Cell Line:                              HL-60

Cell Description:                 Human leukemia, acute promyelocytic; blood, peripheral

 

Culture Medium:                      Iscove's modified Dulbecco's medium with sodium bicarbonate, 4 mM L-glutamine, 1,0 mM sodium pyruvate adjusted, 80%; fetal bovine serum, 20%

Subculturing:                          Cultures can be maintained by addition or replacement of medium. Start new cultures at 2 x 105 viable cells/ml and subculture at 1 x 106 cells/ml.

Fluid Renewal:                        every 2 to 3 days

Morphology:                            lymphoblast

Growth Properties:                 suspesnsion

Oncogene:                              myc +

Receptors Expressed:           complement; Fc

Isoenzymes:                           G6PD, B; PGM1, 1; PGM3, 1; ES-D,1; Me-2, 1; AK-1, 1; GLO-1, 1

Products:                                tumor necrosis factor (TNF), also known as tumor necrosis factor alpha (TNF-alpha, TNF alpha), after stimulation with phorbol myristic acid

Depositor:                               Gallagher

Description:                            HL-60 cells spontaneously differentiate and differentiation can be stimulated by butyrate, hypoxanthine, phorbol myristic acid (PMA, TPA), dimethylsulfoxide (DMSO, 1% to 1.5%), actinomycin D, and retinoic acid. The cells exhibit phagocytic activity and responsiveness to chemotactic stimuli. The line is positive for myc-oncogene expression.

Sterility:                                   Tests for Mycoplasma, bacteria and fungi were negative

Biosafety Level:                     1

Reverse Transcriptase:         negative

Comments:                              Established from a 36 year old Caucasian female

References:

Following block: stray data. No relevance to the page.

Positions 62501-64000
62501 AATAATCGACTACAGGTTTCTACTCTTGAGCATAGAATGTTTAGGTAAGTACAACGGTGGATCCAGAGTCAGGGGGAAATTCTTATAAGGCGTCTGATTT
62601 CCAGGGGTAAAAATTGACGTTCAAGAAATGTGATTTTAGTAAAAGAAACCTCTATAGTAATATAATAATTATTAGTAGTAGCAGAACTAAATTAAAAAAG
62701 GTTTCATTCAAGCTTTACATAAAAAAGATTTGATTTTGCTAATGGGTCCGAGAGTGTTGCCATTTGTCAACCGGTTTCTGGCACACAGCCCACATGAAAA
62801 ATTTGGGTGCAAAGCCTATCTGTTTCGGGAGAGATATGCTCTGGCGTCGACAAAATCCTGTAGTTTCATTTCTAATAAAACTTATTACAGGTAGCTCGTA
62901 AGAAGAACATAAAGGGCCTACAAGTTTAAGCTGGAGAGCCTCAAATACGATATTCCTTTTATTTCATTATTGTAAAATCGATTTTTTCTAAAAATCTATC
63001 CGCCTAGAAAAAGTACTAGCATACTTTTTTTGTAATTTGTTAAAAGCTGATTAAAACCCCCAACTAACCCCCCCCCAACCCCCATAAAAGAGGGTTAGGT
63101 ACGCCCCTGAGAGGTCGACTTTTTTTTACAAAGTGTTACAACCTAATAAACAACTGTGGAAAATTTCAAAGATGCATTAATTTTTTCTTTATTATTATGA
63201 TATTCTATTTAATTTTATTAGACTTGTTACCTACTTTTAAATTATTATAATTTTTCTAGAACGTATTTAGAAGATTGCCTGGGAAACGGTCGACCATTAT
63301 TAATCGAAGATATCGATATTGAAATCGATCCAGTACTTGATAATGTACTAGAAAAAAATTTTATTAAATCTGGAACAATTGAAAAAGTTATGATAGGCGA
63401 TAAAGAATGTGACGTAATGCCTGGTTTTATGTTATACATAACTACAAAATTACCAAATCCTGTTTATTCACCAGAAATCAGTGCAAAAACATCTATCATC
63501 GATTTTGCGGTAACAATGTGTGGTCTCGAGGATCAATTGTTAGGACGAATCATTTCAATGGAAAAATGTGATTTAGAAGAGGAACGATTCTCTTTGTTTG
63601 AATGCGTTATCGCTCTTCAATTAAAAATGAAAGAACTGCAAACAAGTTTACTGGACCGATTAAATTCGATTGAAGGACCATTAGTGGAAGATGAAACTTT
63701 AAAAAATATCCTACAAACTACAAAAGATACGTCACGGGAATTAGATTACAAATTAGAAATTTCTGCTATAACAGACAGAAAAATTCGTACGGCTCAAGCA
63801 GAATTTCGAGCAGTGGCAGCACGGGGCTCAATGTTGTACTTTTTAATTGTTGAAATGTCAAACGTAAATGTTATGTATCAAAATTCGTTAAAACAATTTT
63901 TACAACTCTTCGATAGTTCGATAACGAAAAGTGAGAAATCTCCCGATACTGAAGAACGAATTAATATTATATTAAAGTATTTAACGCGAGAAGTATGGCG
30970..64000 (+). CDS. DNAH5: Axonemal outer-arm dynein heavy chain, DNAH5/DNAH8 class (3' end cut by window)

Gallagher R et al. Characterization of the continuous, differentiating myeloid cell line (HL-60) from a patient with acute promyelocytic leukemia. Blood 54: 713-733, 1979. Collins SJ et al. Continuous growth and differentiation of human myeloid leukaemic cells in suspension culture. Nature 270:347-349, 1977. Mullineaux PM et al. Human tumor necrosis factor. Production,purification, and characterization. J. Biol. Chem. 260: 2345-2354, 1985. Nahm MH et al. Identification of cross-reactive antibodies with low opsonophogocytic activity for Streptoccus pneumoniae. J. Infect. Dis. 176: 698-703, 1997. Berninghausen O and Leippe M. Necrosis versus apoptosis as the mechanism of target cell death induced by Entamoeba histolytica. Infect. Immun. 65: 3615-3621, 1997. Aparicio CL et al. Correction for label leakage in fluorimetric assays of cell adhesion. Biotechniques 23: 1056-1060,1997. Mansat V et al. The protein kinase C ctivators phorbol esters and phosphatidylserine inhibit neutral phingomyelinase ctivation, ceramide generation, and apoptosis triggered by daunorubicin. Cancer Res. 57: 5300-5304, 1997. Cuthbert JA and Lipsky PE. Regulation of proliferation and Ras localization in transformed cells by products of mevalonate metabolism. Cancer Res. 57: 3498-3504, 1997. Michael JM et al. Resistance to radiation-induced apoptosis in Burkitt's lumphoma cells is associated with defective ceramide signaling. Cancer Res. 57: 3600-3605, 1997. Clark RA et al. Tenascin supports lymphocyte rolling. J. Cell Biol. 137: 755-765, 1997.Tiffany HL et al. Enhanced expression of the eosinophil-derived neurotoin ribonuclease (RNS2) gene requires interaction between the promoter and intron. J. Biol. Chem. 271: 12387-12393, 1996. Chan YJ et al. Synergistic interactions between overlapping binding sites for the serum response factor and ELK-1 proteins mediate both basal enhancement and phorbol ester responsiveness of primate cytomegalovirus. J. Virol. 70: 8590-8605, 1996. Mao M et al. RIG-E, a human homolog of the murine Ly-6 family, is induced by retinoic acid during the differentiation of acute promyelocytic leukemia cell. Proc. Natl. Acad. Sci. USA 93: 5910-5914, 1996. Lepley RA et al. Tyrosine kinase activity modulates catalysis and translocation of cellular 5-lipoxygenase. J. Biol. Chem. 271: 6179-6184, 1996. Chen HM et al. Octamer binding factors and their coactivator can activate the murine PU.1 (spi-1) promoter. J. Biol. Chem. 271: 15743-15752, 1996.